If you’ve waited two years to host Thanksgiving, why not get a jump start?
On Wednesday, as people gathered around roasted turkey, ham, and potatoes, they were celebrating much more than just a national holiday.
It was the beginning of a new era for the Bergenview building in which they dwell, which today offers each formerly homeless individual a genuinely autonomous living experience and amenities such as a dining area.
The McGinley Square building, once a YMCA, has served as a homeless shelter for more than 20 years, with single occupancy to transition into inexpensive, stable studio flats.
Its renovation represents an investment in the community, which it has fostered by ensuring that each resident has their own kitchen and bathroom, as opposed to the dorm units in which some formerly resided, as well as by providing access to a new gym, bike room, and a redesigned community room with games, social services, and a property management suite.
Historically, holiday celebrations have been an integral part of the Bergenview experience, but they were placed on hold during the renovations.
“Today, our objective is to provide them with a sense of family and belonging and to demonstrate that we care,” said property manager Claudia Lopez. “We did so every holiday. Due to COVID and construction work, we have not been allowed to assemble in the last two years.”
And for many formerly homeless, it is their sole Thanksgiving celebration, a key resource during the holiday season when despair can worsen for those who are estranged from their families, according to Bergenview social services supervisor Mike Bratton.
Some inhabitants, such as Charles Hyman, have lived in Bergenview for twenty years.
Even though Hyman’s apartment was recently renovated, several of his framed photos are already back on the walls of the room he moved into in 2002.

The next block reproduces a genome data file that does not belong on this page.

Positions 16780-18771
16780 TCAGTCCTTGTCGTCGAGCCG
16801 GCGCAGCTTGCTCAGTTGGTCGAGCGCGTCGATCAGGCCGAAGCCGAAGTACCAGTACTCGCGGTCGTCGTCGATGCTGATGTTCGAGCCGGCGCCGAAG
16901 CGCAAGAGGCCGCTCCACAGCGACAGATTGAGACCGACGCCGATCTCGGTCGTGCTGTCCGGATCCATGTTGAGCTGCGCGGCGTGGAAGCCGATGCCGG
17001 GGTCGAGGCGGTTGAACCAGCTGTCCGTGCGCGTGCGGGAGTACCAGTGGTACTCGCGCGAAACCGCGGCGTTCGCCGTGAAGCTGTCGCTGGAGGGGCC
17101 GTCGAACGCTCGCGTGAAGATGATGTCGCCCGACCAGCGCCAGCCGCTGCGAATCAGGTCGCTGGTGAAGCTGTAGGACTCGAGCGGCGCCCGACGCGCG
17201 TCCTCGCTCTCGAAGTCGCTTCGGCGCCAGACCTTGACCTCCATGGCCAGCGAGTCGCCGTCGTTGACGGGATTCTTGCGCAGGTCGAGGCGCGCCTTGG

The 76-year-diverse old’s personal style is reflected in the room’s decor, which includes silver rings on nearly every finger. A vintage boom box is emitting hip-hop sounds.
Others have recently made it their home. Lopez stated that in order to obtain an apartment, one must be homeless, and the building’s 111 units are currently 98% full, with a waiting list of 239 people.
Stanley Robinson stated that a breakup left him feeling uneasy at home and forced him to stop working due to foot difficulties. He found the balancing act of crashing with family difficult, as they frequently expected more than he could pay in return, and the accommodations he attempted were overcrowded and chaotic, with some folks sleeping in the kitchen.
When the Garden State Community Development Corporation, non-profit social services and housing organization in Hudson County, assisted him in applying for a Bergenview apartment, he indicated that he could move in practically quickly.
Robinson stated, “After all these years of enduring all of this adversity, being here was probably one of the nicest things that have happened to me.” “You possess your own safety. You have a space of your own.”
Even though he has a brother who resides in Jersey City and may meet nieces and nephews on Thanksgiving Day, he thinks that the Bergenview luncheon may be his most significant Thanksgiving event.
Many of the staff members are formerly homeless and provide social assistance to the building’s tenants. The building is owned by Community Builders, a non-profit real estate developer, which is now constructing a new project, the Fairview Apartments, adjacent to commercial and affordable housing.
With an abundance of businesses and eateries in the neighboring blocks, the location is ideal for cane-using residents like Alfred Reaves.
After a back ailment caused him to lose his work as a truck driver, the 54-year-old stayed at St. Lucy’s Downtown Shelter for two months.
Now, eight years after his stay at Bergenview, he values the sense of stability it provided.
In his studio, he watches television on a large screen, and on his kitchen table is a model boat he constructed in high school.
When he was residing in an emergency shelter, he recalls being given a tour of his flat for the first time.
“I thought, ‘I don’t even need to see it,'” remembered Reaves. “Where can I get the keys?'”